Supplementary material for this article is available at

section S1. Ultrafast photocarrier dynamics in the perovskite films

section S2. Photocarrier dynamics in MAPbI3 with 400-nm excitation

section S3. Frequency-agile terahertz metamaterial response at 400-nm and 800-nm excitation for MAPbI3- and MAPbBr3-based devices

section S4. Transmission line modeling of frequency-agile metamaterial devices

section S5. Example of variable pump intensity response in delayed pump excitation

fig. S1. Ultrafast photocarrier dynamics of MAPbI3 and MAPbBr3 perovskites.

fig. S2. Extracted Drude conductivity in MAPbI3 and MAPbBr3 perovskites.

fig. S3. Ultrafast photocarriers dynamics of MAPbI3 at 400-nm excitation.

fig. S4. Terahertz frequency-agile response in metal-hybrid metamaterial device.

fig. S5. Transmission line model for metal SRR and metal SRR perovskite hybrid structures.

fig. S6. A variation in ultrafast terahertz frequency-agile device operation using two-wavelength time-delayed pump excitations with different pump intensities.

table S1. Extracted rate constants from the curves presented in fig. S1.

This is an open-access article distributed under the terms of the Creative Commons Attribution-NonCommercial license, which permits use, distribution, and reproduction in any medium, so long as the resultant use is not for commercial advantage and provided the original work is properly cited.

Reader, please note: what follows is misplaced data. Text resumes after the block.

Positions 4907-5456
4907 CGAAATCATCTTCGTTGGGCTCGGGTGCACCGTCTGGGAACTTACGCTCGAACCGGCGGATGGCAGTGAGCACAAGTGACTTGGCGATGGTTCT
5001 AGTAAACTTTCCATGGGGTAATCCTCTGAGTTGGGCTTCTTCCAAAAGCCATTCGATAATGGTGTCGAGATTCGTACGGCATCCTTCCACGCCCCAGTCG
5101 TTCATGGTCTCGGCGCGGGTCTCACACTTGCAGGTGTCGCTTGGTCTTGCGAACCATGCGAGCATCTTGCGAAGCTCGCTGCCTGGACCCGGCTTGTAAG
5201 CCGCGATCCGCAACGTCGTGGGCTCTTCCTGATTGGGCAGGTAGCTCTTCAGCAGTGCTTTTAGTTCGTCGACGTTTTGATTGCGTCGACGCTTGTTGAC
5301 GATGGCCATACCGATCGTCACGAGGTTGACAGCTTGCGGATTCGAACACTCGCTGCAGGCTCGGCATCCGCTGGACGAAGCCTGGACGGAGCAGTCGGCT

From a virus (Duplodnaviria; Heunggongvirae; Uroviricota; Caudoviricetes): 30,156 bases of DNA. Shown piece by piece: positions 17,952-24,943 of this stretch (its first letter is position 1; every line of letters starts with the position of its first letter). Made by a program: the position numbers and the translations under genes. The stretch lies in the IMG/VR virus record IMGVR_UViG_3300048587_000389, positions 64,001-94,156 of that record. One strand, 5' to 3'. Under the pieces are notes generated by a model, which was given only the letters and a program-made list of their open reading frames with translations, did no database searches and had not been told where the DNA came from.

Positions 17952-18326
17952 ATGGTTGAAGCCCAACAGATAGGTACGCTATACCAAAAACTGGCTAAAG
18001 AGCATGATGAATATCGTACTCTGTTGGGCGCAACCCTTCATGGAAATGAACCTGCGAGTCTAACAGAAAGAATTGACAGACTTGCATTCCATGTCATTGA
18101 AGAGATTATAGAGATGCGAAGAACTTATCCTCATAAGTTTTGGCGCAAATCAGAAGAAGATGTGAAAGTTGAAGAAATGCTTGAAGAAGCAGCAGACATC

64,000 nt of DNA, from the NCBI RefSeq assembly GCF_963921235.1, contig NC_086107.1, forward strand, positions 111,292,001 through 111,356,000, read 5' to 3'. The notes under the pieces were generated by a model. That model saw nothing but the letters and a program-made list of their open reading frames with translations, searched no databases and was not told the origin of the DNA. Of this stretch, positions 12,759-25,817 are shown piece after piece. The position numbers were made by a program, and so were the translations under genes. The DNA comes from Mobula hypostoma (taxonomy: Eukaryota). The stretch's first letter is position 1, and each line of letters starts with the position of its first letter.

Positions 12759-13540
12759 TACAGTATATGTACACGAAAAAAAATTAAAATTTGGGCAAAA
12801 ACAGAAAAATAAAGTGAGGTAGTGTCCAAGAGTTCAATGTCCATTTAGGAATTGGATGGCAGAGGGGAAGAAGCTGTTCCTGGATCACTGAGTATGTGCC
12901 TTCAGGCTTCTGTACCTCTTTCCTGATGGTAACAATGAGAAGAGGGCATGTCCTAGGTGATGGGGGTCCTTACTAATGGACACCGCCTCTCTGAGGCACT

Acknowledgments: We thank B. Sensale-Rodriguez for helpful discussions. Funding: This work was supported by the NSF Materials Research Science and Engineering Center program at the University of Utah under grant no. DMR 1121252. Support from NSF Electrical, Communications and Cyber Systems award no. 1607516 for sample preparation is also acknowledged. Author contributions: A.C., X.L., and C.Z. fabricated the devices and characterized the optical properties of the perovskites. A.C. performed the calculations, conducted all the terahertz experiments, and analyzed the data. A.N. and Z.V.V. supervised the project. All authors discussed the results and contributed to the writing of the manuscript. Competing interests: The authors declare that they have no competing interests. Data and materials availability: All data needed to evaluate the conclusions in the paper are present in the paper and/or the Supplementary Materials. Additional data related to this paper may be requested from A.N. (ajay.nahata{at}